Under a proposal presented by the European Union executive, online messaging services that are reliant on advertising such as WhatsApp, iMessage and Gmail will face tougher rules on how they can track users.
The web companies would have to get the consent of their customers before tracking them online to target them with personalized advertisements and guarantee the confidentiality of their customers’ conversations.
Without getting the explicit agreement of their customers, email services such as Gmail and Hotmail will not be able to scan customers’ emails to serve them with targeted advertisements for example.
To fund themselves, most free online services rely on advertising.
According to the Internet Advertising Bureau (IAB), spending on online advertising in 2015 was 36.4 billion euros.
The proposal by the European Commission seeks to close a perceived regulatory gap between the telecoms industry and mainly U.S. Internet giants such as Facebook, Google and Microsoft and extends some rules that now apply to telecom operators to web companies offering calls and messages using the internet, known as “Over-The-Top” (OTT) services.
Although the telecoms lobby group ETNO said they remain more constrained than their tech competitors, it would allow telecoms companies to use customer metadata, such as the duration and location of calls, as well as content to provide additional services and so make more money.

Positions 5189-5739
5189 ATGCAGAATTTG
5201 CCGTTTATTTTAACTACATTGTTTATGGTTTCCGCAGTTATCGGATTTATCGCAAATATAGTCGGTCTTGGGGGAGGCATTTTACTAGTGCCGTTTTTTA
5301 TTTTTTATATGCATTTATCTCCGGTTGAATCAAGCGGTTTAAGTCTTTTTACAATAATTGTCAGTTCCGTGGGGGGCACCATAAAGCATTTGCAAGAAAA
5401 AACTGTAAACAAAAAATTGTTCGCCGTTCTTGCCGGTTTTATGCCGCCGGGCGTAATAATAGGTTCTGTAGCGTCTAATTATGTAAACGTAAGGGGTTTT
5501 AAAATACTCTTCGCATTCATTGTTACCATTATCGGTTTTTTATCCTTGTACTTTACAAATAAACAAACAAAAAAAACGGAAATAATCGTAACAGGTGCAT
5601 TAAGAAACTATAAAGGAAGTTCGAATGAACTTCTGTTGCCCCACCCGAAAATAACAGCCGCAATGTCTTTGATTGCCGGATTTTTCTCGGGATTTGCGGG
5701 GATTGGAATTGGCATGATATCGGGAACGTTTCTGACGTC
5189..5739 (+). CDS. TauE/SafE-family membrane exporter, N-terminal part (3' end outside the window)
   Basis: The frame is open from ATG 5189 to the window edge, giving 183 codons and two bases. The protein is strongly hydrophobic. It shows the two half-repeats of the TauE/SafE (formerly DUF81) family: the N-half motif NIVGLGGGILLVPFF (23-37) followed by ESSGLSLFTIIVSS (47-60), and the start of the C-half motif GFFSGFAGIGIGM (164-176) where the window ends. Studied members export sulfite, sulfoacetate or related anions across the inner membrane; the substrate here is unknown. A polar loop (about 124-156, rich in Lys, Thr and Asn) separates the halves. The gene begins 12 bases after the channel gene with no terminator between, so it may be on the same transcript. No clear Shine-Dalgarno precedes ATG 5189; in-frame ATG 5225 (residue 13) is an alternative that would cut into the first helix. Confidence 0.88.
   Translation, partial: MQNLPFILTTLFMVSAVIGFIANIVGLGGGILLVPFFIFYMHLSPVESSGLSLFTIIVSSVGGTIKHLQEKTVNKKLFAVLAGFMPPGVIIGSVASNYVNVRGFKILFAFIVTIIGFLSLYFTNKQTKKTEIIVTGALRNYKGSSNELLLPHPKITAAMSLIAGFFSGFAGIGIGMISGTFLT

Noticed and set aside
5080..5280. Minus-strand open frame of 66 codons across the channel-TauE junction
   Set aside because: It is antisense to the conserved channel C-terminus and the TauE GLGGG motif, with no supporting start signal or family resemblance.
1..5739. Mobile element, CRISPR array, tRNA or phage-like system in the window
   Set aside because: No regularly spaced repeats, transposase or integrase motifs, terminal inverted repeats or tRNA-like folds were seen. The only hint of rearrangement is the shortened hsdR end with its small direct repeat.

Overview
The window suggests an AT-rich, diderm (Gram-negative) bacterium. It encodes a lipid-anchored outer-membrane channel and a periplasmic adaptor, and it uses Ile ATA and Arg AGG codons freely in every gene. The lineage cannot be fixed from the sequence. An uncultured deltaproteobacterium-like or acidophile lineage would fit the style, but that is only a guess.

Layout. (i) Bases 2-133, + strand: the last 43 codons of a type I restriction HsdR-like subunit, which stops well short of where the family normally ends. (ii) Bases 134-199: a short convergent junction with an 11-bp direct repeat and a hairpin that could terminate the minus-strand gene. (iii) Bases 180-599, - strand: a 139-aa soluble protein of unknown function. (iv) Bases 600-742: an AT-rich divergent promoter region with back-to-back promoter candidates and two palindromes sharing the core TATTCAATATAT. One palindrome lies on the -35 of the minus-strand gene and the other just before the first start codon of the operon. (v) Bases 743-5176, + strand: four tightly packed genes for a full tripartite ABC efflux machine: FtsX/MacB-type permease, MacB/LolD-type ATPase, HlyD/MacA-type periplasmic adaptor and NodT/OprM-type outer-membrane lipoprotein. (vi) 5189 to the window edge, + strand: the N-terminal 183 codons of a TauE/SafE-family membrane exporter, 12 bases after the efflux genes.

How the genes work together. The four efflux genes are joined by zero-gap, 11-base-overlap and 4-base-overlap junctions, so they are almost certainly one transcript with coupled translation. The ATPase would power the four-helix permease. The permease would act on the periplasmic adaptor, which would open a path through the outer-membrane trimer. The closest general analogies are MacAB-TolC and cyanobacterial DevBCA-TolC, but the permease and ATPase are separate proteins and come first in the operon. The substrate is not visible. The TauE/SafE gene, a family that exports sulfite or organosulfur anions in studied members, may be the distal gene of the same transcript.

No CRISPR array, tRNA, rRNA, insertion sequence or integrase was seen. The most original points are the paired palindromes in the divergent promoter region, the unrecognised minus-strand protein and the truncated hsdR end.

Whether they want to allow websites to place cookies on their browsers to deliver personalized advertisements would have to be asked by web browsers from the users upon installation according to the proposal.
When they visit a website containing information about their browsing activity, users would have forced browsers to set the default settings as not allowing cookies which are the small files placed on people’s computers under a previous version of the proposal.
“It’s up to our people to say yes or no,” said Andrus Ansip, Commission vice-president for the digital single market.
Many websites’ ability to fund themselves and keep offering free services would be undermined by such rules, online advertisers say.
“It will particularly hit those companies that … find it most difficult to talk directly to end users and what I mean by that is tech companies that operate in the background and sort of facilitate the buying and selling of advertising rather than the ones that the user directly engages with,” said Yves Schwarzbart, head of policy and regulatory affairs at the IAB.
But the new rules would bring clarity and would not have a significant impact on business models or revenue, said the CEO of advertising tech company Appnext, whose revenues come entirely from advertising spending.
“There is no doubt that it is time for the entire ecosystem to become more transparent and fair to all of the stakeholders. Users want easy access to trustworthy sources of information while feeling safe with the data they share,” Elad Natanson said.
In line with a separate data protection law set to enter into force in 2018, companies falling foul of the new law will face fines of up to 4.0 percent of their global turnover.
Before becoming a law, the proposal will need to be approved by the European Parliament and member states.
(Adapted from Reuters)